Low calcium (1.25 mmol/L) dialysate can normalize relative hypoparathyroidism in CAPD patients with low bone turnover.Adv Perit Dial. 1996; 12:250-6.AP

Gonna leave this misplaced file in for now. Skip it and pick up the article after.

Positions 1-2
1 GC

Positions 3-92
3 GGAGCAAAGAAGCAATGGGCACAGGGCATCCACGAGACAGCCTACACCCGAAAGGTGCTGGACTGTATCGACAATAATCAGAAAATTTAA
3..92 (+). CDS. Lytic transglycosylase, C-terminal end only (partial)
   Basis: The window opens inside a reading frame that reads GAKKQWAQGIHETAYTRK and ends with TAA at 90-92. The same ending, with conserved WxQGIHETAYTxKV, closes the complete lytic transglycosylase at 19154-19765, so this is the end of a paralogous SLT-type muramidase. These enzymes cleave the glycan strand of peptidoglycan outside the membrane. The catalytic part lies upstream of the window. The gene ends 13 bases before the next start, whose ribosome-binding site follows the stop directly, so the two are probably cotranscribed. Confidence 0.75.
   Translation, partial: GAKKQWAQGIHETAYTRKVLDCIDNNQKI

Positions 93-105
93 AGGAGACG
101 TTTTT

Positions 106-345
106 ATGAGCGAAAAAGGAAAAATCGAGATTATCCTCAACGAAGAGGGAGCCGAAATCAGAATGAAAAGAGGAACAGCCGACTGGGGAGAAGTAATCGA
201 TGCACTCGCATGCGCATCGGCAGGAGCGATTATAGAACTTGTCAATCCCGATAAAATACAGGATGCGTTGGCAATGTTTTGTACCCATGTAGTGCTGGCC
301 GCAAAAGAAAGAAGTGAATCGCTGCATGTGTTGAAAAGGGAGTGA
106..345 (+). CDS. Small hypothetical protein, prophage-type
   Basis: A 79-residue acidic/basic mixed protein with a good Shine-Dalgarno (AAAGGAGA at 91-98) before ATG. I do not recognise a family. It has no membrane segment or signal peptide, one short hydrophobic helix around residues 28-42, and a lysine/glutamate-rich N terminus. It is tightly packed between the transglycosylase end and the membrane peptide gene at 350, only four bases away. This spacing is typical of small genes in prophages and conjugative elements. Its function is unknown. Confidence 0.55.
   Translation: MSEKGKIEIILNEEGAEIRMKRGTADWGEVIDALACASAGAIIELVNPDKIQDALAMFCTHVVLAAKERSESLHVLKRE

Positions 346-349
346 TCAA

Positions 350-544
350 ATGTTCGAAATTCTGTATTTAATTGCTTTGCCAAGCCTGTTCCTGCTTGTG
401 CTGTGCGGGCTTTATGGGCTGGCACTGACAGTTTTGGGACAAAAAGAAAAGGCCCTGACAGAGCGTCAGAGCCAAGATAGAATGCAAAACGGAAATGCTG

Recently, several reports have suggested that there is a higher incidence of low turnover bone in the absence of aluminium exposure in peritoneal dialysis patients than in hemodialysis patients. Relative hypoparathyroidism with mild hypercalcemia, induced by a positive calcium balance, is considered to be one of the major causes of this disorder. Thus, we recruited 9 continuous ambulatory peritoneal dialysis (CAPD) patients with relative hypoparathyroidism and low bone turnover [intact parathyroid hormone (iPTH) < 50 pg/mL, intact osteocalcin < 10.0 ng/mL] who had been prescribed 1.75 mmol/L calcium (Ca) dialysate for 5.0 +/- 0.3 years. They were then treated by low Ca (1.25 mmol/L) dialysate for nine months without vitamin D and aluminum administration. Intact PTH and bone metabolic markers [intact osteocalcin, alkaline phosphatase (ALP)] were measured every three months. Intact PTH levels increased from 21.1 +/- 3.8 to 159.2 +/- 32.8 pg/mL after the first three months; thereafter, those levels were maintained at around 150 pg/mL. On the other hand, intact osteocalcin levels rose consecutively from 6.7 +/- 1.2 to reach 22.0 +/- 3.8 ng/mL after nine months. Interestingly, the pattern of time course changes between PTH and intact osteocalcin was different. ALP activity did not change during the nine-month period. Corrected serum calcium was significantly decreased (p < 0.001) to approximately 0.25 mmol/L within one month, and the level remained almost the same thereafter. The serum phosphate level did not change without adjusting the original dose of calcium carbonate as a phosphate binder. We concluded that low Ca dialysate (1.25 mmol/L) is effective for the treatment of CAPD-related hypoparathyroidism with low bone turnover.